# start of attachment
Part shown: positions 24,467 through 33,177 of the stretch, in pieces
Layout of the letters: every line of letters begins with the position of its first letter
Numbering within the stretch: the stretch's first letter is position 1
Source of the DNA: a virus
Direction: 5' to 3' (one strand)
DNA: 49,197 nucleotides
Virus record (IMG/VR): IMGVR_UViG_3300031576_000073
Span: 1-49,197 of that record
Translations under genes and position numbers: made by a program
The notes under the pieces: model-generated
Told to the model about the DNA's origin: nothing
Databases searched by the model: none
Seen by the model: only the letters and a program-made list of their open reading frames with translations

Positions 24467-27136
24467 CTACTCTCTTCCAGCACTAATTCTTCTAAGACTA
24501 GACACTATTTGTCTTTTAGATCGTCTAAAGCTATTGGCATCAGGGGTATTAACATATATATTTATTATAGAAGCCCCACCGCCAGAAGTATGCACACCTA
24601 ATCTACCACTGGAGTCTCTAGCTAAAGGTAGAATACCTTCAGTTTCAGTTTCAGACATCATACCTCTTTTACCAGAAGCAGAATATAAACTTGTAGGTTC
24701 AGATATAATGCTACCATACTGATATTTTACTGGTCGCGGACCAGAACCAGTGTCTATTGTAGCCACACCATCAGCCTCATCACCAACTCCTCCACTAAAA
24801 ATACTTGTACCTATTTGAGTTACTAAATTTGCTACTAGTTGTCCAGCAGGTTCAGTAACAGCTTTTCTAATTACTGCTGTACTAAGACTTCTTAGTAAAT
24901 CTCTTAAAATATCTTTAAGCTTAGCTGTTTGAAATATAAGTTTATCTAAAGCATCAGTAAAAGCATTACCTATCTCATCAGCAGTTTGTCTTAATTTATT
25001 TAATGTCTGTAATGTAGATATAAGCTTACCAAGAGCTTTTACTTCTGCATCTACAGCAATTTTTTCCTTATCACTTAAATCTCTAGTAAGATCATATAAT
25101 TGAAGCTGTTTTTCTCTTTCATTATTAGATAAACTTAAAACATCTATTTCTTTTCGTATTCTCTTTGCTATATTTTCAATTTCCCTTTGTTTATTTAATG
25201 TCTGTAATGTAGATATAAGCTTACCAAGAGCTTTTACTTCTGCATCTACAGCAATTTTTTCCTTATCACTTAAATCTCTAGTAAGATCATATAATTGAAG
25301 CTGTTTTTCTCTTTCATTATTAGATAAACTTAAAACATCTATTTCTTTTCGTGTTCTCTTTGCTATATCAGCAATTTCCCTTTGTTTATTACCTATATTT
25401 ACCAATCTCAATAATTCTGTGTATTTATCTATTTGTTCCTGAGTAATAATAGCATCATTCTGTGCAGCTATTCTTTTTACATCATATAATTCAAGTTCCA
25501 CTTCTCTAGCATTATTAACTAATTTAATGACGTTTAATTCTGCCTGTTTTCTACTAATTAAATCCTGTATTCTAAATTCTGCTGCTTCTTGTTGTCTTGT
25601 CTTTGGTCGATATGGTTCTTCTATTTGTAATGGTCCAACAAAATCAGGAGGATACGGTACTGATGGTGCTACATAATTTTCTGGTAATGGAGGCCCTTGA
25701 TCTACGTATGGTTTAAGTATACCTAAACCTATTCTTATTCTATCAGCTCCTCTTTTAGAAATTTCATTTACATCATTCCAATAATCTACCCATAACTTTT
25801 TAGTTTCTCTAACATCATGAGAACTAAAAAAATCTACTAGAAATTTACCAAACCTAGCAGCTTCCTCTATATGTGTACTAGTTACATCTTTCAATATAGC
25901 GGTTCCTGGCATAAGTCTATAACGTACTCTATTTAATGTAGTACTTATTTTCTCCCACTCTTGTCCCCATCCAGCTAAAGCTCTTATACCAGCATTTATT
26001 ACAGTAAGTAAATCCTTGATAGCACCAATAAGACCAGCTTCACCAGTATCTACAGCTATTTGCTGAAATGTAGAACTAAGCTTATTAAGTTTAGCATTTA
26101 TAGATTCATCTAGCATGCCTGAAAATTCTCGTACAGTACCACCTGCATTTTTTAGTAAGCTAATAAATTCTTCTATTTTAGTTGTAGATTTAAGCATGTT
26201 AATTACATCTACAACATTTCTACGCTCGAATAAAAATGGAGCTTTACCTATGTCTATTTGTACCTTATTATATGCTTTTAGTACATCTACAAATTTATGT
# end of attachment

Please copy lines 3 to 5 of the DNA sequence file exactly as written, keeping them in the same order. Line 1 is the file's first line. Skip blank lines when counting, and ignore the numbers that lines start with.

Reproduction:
Numbering within the stretch: the stretch's first letter is position 1
Source of the DNA: a virus
Direction: 5' to 3' (one strand)